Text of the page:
RI Paid Leave Coalition & RIght from the Start Applaud Senate Bill No. 688’s Expansion of Paid Family Leave to 8 Weeks, Urge Inclusion of Increased Wage Supplement
Increased weeks for paid family leave are only viable if working families can afford to take the time off.
PROVIDENCE, R.I.–The Rhode Island Paid Leave Coalition and the RIght from the Start campaign are applauding the Senate Labor Committee’s passage of Senate Bill 688 which would increase Rhode Island’s temporary caregiver benefits program (also known as Paid Family Leave) to 8 weeks by 2023, but are urging the Senate to also pass Senate Bill 436 to increase wage replacement rates, particularly for lower-income workers.
During the Senate hearing on these bills, 13 organizations, representing organizations that advocate for Rhode Islanders across the life spectrum including the American Academy of Pediatrics and the American Associations of Retired Persons testified in support of Senator Goldin’s comprehensive bill. Below are statements from five members of the coalition and campaign making the argument for why it’s necessary to increase wage replacement rates to support workers earning low wages.
RACHEL FLUM, ECONOMIC PROGRESS INSTITUTE: “We are glad that the Senate is focusing on improving paid family leave this year since we’ve seen what a lifeline it has been for so many families during the pandemic,” said Rachel Flum of the Economic Progress Institute. “However, only increasing TCI to 8 weeks without increasing Rhode Island’s lowest in the nation wage replacement rates will do little to make this benefit available to our state’s lower-income workers who literally can’t afford to take this critical care time off. That’s not right, and that’s why we are urging the Senate to also pass Senator Goldin’s comprehensive TCI expansion bill that will increase Rhode Island’s paid family leave replacement rate to at least 75% for lower income workers. Everyone deserves access to this important benefit, not just those who can afford it.”
LEANNE BARRETT, RHODE ISLAND KIDS COUNT: “We know that new parents who earn lower wages take paid leave at lower rates than parent who earn higher wages,” said Leanne Barrett, Senior Policy Analyst at Rhode Island KIDS COUNT. “Low-wage workers are often women and people of color. Rhode Island needs to act to increase wage replacement rates to ensure all families can use the benefit they contribute a portion of their paycheck to. We also strongly support the effort to extend the number of weeks of leave available to be closer to the national standard of 12 weeks of leave.”
PAMELA HIGH, MD, RI CHAPTER OF THE AMERICAN ACADEMY OF PEDIATRICS: “Paid family leave improves the short-term and long-term health of both moms and babies,” said Pamela High, MD, Pediatrician at Hasbro Children’s Hospital and member of the RI Chapter of the American Academy of Pediatrics. “All families deserve to have time at home to provide the intensive care that babies need during the first few weeks and months of life without having to worry about making ends meet. The RI Chapter of the American Academy of Pediatrics urges the General Assembly to strongly consider improving the wage replacement rates for this program to make it more inclusive for low-income workers in addition to extending the number of weeks.”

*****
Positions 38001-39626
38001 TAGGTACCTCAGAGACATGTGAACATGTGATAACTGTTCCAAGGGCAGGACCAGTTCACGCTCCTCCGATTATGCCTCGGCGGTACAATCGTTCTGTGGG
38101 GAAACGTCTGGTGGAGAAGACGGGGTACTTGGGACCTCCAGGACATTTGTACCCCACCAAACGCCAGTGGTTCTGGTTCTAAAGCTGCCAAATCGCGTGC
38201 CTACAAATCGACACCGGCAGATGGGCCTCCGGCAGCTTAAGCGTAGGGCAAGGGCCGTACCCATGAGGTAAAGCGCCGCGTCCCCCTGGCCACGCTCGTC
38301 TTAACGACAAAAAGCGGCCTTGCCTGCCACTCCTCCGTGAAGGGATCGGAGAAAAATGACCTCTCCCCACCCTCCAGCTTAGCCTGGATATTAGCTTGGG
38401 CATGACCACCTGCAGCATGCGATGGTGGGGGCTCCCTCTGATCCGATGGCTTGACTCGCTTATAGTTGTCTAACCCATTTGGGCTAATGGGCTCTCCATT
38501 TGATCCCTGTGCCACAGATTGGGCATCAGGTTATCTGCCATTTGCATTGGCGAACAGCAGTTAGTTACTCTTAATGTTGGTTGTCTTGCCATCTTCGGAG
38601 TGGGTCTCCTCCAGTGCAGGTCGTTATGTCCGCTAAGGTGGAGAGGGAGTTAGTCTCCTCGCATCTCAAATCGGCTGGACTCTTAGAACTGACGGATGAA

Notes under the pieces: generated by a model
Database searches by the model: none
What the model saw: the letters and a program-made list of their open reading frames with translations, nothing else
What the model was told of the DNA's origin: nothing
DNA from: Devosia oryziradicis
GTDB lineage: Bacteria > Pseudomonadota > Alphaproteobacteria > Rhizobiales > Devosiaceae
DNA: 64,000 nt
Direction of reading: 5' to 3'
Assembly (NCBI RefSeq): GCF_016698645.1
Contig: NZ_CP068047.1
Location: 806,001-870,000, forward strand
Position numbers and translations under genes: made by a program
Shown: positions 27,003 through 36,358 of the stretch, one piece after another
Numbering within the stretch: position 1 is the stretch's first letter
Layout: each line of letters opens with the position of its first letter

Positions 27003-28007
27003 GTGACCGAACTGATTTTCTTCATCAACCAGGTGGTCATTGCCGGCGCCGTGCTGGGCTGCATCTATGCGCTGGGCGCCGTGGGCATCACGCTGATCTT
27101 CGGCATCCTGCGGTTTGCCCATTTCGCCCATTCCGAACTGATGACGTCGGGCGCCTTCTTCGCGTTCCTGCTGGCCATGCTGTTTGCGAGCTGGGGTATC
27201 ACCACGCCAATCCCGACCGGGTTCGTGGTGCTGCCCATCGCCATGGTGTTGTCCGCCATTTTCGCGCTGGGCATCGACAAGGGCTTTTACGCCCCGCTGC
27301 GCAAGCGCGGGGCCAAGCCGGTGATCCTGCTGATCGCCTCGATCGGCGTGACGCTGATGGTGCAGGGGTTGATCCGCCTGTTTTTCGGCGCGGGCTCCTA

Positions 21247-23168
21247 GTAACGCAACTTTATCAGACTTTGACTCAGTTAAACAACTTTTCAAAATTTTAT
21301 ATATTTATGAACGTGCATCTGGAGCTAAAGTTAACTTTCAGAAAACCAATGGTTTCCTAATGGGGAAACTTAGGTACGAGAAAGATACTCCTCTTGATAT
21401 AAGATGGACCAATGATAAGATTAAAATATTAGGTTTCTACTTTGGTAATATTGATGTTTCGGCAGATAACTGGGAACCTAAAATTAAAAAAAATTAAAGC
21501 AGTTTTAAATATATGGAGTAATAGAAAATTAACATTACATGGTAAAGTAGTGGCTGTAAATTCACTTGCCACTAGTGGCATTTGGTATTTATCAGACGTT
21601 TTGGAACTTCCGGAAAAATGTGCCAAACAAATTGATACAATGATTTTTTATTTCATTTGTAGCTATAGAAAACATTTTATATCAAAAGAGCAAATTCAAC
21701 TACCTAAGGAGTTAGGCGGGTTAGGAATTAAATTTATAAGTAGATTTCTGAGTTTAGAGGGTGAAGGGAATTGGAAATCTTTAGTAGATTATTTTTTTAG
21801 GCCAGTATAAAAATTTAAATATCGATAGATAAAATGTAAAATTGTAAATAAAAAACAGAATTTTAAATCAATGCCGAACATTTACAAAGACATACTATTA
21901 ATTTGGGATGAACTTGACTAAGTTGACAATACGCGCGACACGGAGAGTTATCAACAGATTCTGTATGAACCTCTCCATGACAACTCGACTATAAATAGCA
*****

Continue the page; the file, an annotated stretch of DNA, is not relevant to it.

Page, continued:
SAM SALGANIK, RI PARENT INFORMATION NETWORK: “Every day in our work, we see how impactful TCI is for Rhode Islanders, especially parents raising children with special needs and adults caring for aging parents and loved ones,” said Sam Salganik, Executive Director of the RI Parent Information Network. “We support Senator Goldin’s comprehensive approach, including higher wage replacement rates, because it does the most to make this critical support available to low-income families who need it.”
MAUREEN MAIGRET, CHAIR OF THE AGING IN COMMUNITY SUBCOMMITTEE: “We know many grandparents who are still in workforce are responsible for caring for their grandchildren,” said Maureen Maigret, chair of the Aging in Community Subcommittee of the Long Term Care Coordinating Council. “To deny them the opportunity to take paid leave to care for a seriously ill grandchild who they care for is a grave omission from the current law as is the omission of siblings. When parents become unable to care for older children who become ill or injured it is often siblings who step in as the main caregiver and they need the financial support provided by this law.”
For additional background on Rhode Island’s paid family leave program and the Paid Leave Coalition, see www.economicprogressri.org/paidleave, and RIght from the Start’s “Improving Rhode Island’s Paid Family Leave Program” presentation.